UPS has announced second-quarter 2020 consolidated revenue increased to $20.5 billion, a 13.4% increase from the second quarter of 2019.
Net income was $1.8 billion for the quarter; adjusted net income was $1.9 billion, 8.8% above the same period in 2019. Operating profit was $2.2 billion, and adjusted operating profit was $2.3 billion, up 7.4% compared to last year’s second quarter.
Diluted earnings per share was $2.03 and adjusted diluted earnings per share was $2.13, up 8.7% from the same period last year. GAAP results included a pre-tax transformation charge of $112 million, equivalent to $0.10 per share. In the prior year period, GAAP results included a pre-tax charge for transformation costs of $21 million, equivalent to $0.02 per share.
“Our results were better than we expected, driven in part by the changes in demand that emerged from the pandemic, including a surge in residential volume, COVID-19 related healthcare shipments and strong outbound demand from Asia,” said Carol Tomé, UPS chief executive officer. “UPSers are keeping the world moving during this time of need and I want to thank our team for their hard work and outstanding efforts to serve our customers, our communities and each other.”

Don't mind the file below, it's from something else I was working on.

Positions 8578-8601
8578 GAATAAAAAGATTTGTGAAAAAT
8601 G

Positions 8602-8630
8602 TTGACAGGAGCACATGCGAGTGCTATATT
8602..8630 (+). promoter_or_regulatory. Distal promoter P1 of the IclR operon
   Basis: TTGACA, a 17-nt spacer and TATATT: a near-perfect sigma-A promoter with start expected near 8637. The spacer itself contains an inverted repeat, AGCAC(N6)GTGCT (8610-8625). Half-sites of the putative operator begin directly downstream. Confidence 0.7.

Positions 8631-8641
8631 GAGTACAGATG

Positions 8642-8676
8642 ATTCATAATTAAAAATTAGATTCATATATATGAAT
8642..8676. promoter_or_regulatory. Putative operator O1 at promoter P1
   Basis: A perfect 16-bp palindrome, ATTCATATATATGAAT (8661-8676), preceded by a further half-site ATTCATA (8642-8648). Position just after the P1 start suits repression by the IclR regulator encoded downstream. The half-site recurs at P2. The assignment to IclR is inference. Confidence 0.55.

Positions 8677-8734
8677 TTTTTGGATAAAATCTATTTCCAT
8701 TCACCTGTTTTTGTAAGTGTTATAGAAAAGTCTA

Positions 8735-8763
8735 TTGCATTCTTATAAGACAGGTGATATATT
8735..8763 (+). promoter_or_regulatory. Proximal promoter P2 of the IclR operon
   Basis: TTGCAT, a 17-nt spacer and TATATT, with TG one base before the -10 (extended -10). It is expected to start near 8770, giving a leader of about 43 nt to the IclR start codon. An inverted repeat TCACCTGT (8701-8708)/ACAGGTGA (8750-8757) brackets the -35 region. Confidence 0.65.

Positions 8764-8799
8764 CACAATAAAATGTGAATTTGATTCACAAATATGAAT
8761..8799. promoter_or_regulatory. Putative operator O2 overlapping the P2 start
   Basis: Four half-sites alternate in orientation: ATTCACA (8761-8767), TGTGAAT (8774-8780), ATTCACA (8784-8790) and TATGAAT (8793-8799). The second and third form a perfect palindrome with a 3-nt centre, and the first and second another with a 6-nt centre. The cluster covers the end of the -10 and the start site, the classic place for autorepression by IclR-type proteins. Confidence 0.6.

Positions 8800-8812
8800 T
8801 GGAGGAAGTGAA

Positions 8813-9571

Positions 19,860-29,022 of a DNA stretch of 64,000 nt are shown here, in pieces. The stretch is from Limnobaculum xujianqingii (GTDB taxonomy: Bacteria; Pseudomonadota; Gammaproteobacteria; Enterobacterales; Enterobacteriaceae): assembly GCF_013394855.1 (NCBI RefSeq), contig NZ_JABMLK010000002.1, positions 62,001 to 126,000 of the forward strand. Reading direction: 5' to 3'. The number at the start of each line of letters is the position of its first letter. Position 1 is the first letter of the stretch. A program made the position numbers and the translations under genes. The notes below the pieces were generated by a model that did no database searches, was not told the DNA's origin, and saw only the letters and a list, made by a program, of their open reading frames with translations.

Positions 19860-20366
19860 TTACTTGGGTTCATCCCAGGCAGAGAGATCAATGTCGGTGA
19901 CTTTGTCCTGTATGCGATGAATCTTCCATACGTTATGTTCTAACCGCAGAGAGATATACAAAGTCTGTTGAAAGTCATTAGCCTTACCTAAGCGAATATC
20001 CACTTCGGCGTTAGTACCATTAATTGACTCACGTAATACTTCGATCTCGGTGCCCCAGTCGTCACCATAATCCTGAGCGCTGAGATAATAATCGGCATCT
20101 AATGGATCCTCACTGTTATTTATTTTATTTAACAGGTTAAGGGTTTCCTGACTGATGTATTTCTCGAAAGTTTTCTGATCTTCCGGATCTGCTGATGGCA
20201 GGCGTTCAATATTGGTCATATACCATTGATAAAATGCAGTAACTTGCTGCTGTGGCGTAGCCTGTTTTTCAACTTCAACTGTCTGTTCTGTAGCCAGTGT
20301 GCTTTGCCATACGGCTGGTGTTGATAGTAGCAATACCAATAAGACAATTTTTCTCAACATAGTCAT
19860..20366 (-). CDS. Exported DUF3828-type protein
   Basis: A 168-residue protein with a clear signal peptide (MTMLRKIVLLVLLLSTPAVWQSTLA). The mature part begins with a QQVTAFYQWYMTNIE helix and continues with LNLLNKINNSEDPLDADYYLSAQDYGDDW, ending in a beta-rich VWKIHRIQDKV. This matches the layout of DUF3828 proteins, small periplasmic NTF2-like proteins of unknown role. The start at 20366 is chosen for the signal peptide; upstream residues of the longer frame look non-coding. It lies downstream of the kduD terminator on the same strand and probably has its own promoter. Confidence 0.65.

U.S. Domestic Segment
- Average daily volume increased 22.8%, reaching 21.1 million packages per day.
- Demand for residential delivery surged in the quarter, driving B2C shipment growth up 65.2%.
- Operating margin was 9.0%; adjusted operating margin was 9.3%.
- Average daily volume grew 9.8%, driven by strong outbound demand from Asia and an increase in cross-border e-commerce in Europe.
- Operating margin was 20.8%; adjusted operating margin was 22.7%.
Supply Chain and Freight Segment
- Revenue increased 8.5%, driven by elevated air freight forwarding demand out of Asia, offset in part by weaker demand early in the quarter in the LTL and truckload brokerage units.
- Operating margin was 7.0%; adjusted operating margin was 7.3%.
“Using the scale and flexibility of our global integrated network, we successfully managed operational challenges throughout the quarter. Moving forward we are focusing on efficiency and revenue quality to improve U.S. operating margins longer term,” said Brian Newman, UPS chief financial officer. “Our liquidity and cash position remain strong, allowing us to invest in enabling capabilities through this time of unprecedented business disruption.”